Secondly learn price patterns, uptrends, downtrends, support resistance, pullbacks, flags and so on. The best place i have found to learn about such is Chris Terry's website:

    The site is loaded with education about price patterns, S & R, etc. Be sure to check out his videos as well. Each one is around 45 minutes and invaluable to a trader. Check out his chatroom that is run by himself and Linda Raschke, instead of underground trader. A few guys in my office follow the room.

    Lastly, Paper trading. I haven't found a way it can be done daytrading. I don't know about you guys, but I'm a papertrading millionaire right now....of course you'll always give yourself the fills you want and like you said, the dollars aren't clouding the judgement, inducing fear. Hope this helps.

  6. Alll in good humor my friend. Like a fine wine tradin' takes time.
  7. Hitman


    If you are breaking even after two and half months, assuming you take at least 5 shots a day, you have to be doing SOMETHING right.

    You are already ahead of most when it comes to the learning curve and all it takes is to cut down on the number of mistakes and you will be ok. Nobody should be expecting a break-even point shorter than six months, NOBODY. There is no shortcut to a six figures income, doctors/lawyers have to go through extensive educations, traders have to go through countless defeats.

    Or may I suggest look into one of the prop/prof firms in your area, professional traders have triple the chance of homers making it (30% versus 10%).
  8. "Or may I suggest look into one of the prop/prof firms in your area, professional traders have triple the chance of homers making it (30% versus 10%)."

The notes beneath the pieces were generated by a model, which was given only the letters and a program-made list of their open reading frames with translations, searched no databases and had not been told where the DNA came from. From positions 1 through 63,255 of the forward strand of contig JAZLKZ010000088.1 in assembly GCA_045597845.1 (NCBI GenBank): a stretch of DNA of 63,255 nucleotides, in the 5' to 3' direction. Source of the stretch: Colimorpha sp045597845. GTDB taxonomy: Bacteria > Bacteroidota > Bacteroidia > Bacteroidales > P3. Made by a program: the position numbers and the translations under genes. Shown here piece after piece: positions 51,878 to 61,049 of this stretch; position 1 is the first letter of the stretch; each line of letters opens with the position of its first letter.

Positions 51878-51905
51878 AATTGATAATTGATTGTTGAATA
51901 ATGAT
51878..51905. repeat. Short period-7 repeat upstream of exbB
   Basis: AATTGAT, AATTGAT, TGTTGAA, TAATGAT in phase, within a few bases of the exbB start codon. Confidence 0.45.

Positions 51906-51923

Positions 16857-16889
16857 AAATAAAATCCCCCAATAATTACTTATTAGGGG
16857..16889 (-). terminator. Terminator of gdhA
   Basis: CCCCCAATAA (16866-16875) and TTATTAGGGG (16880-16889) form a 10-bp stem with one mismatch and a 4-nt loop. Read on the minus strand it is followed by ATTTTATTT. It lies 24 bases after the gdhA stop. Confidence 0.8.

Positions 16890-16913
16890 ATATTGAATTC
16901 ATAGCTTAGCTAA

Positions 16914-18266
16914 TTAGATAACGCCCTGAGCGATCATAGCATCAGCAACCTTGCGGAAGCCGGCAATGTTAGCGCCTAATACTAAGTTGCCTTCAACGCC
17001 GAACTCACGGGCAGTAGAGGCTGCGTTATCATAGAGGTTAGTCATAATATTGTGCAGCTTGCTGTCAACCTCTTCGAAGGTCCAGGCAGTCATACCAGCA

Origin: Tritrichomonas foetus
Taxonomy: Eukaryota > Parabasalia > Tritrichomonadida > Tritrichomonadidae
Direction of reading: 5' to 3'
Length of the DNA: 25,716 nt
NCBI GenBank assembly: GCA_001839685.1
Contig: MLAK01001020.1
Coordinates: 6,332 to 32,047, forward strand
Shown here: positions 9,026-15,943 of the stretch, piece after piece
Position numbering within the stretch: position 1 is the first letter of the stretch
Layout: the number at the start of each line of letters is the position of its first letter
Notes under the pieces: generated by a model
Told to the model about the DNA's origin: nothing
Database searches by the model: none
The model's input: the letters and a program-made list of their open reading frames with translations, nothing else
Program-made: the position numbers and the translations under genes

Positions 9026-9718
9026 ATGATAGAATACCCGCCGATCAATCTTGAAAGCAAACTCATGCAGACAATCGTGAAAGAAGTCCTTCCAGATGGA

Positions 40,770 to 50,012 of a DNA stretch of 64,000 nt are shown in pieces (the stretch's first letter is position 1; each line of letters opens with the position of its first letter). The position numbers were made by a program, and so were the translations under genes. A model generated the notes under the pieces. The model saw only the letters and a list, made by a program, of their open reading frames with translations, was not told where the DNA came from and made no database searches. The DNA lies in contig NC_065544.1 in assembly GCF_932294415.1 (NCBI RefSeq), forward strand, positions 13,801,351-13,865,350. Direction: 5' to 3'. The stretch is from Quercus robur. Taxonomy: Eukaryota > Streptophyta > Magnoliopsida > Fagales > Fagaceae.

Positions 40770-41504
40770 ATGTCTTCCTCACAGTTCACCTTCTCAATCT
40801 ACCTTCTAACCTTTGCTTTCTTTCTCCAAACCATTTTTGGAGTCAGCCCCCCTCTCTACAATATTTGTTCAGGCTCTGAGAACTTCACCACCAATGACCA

I doubt that that statistic has much significance as the sample of traders at prof firms is pre-selected whereas the population trading from home is much more random.
  9. Hitman


    At our firm you can start with little to no capital, enough said, case closed. Number one killer of newbie traders is the lack of capital.

    And 30% is not a Don Bright guarantee, it is the actual percentage of traders who made it at our firm.
  10. trdrmac



    One thing that I looked at over the past year is how much I paid in commissions. When I reviewed my trades over the past year, commissions were a big chunk. In the case of daytrades (which is not many) often my losses were caused by commissions (along with some stupid trades):eek:

    And I am with you on the day trading. My account goes up and down, and it is hard. One thing I have done is to couple this with some swing trading and option strategies. This lets me do some work at night which I prefer, and when the day turns crappy I go read or take a nap.

    Finally, for the year I have a cash account to live on that does not depend on my trading results, which takes some pressure off of me.

    Best wishes
    #10     Jan 7, 2002